Australian media company Fairfax Sunday said paywalls were necessary for its business, days after rival publisher News Limited said it would start charging for some online access later this year.
Fairfax Media head Greg Hywood said the company, which publishes The Sydney Morning Herald and the Melbourne-based The Age, would introduce "nuanced" paywalls, but keep much content open to build its readership.
"We've said that our new app will be a paid product. We will have payment... perhaps behind some paywalls for very special material," Hywood told ABC TV.
"But we want to make sure that people have access to our brands, because if your business is creating audiences, you don't reduce your audiences by taking too much money upfront."
He said The Australian Financial Review, which already has "quite a high paywall", was being looked at to try to broaden access to its material for a wider audience.
Hywood said in the "post classified" Fairfax, the company would work differently to how newspapers had traditionally operated.
"I mean, fundamentally those little print classified advertising which made up the Sydney Morning Herald, The Age for a hundred-plus year, that business has gone online, and Fairfax has captured a portion of that, not all of that," he said.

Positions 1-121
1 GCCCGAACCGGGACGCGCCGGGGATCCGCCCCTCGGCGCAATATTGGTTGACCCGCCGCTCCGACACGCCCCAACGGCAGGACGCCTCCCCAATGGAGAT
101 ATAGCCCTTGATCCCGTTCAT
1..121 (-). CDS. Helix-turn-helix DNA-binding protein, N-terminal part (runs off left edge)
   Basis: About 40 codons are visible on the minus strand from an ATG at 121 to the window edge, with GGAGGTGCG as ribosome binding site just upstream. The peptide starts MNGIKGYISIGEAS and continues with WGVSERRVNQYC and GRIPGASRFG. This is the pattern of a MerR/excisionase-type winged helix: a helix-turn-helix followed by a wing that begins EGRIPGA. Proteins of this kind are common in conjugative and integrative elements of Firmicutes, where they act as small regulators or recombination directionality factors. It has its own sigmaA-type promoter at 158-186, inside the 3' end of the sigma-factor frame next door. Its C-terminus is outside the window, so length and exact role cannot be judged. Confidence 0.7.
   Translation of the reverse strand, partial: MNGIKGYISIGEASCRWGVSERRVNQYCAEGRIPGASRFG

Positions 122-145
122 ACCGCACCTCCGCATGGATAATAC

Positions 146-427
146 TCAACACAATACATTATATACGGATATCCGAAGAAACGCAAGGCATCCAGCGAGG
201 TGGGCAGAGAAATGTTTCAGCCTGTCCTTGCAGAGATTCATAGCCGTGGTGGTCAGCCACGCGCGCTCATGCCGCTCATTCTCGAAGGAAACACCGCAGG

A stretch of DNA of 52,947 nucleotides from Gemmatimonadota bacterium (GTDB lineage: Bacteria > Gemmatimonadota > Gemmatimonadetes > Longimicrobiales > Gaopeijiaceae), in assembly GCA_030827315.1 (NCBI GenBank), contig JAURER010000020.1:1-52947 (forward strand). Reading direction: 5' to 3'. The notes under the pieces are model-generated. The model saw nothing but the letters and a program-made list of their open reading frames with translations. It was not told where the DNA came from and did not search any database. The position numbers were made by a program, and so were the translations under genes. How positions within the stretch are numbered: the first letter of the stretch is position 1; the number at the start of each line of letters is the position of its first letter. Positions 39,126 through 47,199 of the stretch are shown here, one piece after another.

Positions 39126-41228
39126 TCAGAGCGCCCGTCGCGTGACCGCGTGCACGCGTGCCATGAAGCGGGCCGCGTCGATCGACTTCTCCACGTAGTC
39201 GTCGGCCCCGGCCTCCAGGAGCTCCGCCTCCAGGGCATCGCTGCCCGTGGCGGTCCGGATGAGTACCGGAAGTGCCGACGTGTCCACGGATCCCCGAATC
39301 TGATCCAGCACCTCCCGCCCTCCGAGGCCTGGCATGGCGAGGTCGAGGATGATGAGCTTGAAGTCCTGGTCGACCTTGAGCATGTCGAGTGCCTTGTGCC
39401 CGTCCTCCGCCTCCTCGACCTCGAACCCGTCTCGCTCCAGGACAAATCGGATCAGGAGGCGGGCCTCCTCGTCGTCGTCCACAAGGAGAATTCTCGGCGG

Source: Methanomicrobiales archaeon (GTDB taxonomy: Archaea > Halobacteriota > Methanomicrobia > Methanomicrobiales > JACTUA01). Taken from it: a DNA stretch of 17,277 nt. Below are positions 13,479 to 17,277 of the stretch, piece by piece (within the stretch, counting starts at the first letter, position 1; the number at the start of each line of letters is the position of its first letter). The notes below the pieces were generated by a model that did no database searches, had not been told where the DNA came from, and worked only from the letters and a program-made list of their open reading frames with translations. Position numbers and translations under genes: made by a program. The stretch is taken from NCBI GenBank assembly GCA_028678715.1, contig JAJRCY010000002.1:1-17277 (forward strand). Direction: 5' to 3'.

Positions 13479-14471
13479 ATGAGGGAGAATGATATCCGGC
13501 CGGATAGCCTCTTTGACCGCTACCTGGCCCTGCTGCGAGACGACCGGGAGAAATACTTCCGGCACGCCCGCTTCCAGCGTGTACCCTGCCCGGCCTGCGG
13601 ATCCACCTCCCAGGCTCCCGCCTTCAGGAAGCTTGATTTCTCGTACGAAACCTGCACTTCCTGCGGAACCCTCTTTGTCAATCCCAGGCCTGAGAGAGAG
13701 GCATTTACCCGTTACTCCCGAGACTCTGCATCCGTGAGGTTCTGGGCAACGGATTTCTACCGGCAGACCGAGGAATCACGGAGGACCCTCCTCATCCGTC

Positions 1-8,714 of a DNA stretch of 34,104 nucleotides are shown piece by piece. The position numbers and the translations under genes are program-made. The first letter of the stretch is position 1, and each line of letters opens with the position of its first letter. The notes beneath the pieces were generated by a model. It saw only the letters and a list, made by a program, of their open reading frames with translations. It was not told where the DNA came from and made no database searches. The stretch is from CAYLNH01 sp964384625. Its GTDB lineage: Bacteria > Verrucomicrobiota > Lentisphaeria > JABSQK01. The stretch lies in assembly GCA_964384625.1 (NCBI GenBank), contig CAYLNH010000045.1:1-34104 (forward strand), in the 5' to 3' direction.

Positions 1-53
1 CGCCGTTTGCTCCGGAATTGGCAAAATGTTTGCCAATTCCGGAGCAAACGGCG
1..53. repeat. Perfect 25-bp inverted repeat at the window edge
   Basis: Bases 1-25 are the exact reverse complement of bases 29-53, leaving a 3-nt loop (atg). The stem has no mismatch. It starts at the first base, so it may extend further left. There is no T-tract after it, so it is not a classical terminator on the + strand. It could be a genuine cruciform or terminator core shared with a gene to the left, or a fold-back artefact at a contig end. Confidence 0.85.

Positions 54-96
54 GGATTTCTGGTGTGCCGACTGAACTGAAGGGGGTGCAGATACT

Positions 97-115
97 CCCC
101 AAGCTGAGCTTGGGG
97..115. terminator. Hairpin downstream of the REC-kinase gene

"What we do with our business now across print and online and tablets is that we use our content, our journalism to create audiences. And the new model is about creating those audiences and creating advertising, not just in print, but across audiences."
He defended a restructure that will see sub-editing duties on The Sydney Morning Herald, The Age, The Sun-Herald, and The Sunday Age no longer carried out in house but handed over to Pagemasters, a subsidiary of the Australian Associated Press news agency.
"What this is really about is a reallocation of resources," he said, adding that the savings made from production would be reinvested in the reporting, writing and design of the papers.
Earlier this month Rupert Murdoch's News Ltd said it would start charging for online access to national broadsheet The Australian from October, although some content will remain free.
The newspaper's paywall will be modelled on the media mogul's Wall Street Journal, offering a mix of free and subscription-only material.
Since Murdoch's News Corp. announced its intention to launch digital subscriptions in 2009 to counter shrinking newspaper circulation and eroding print advertising revenue, at least 50 papers around the world have begun charging for online journalism.
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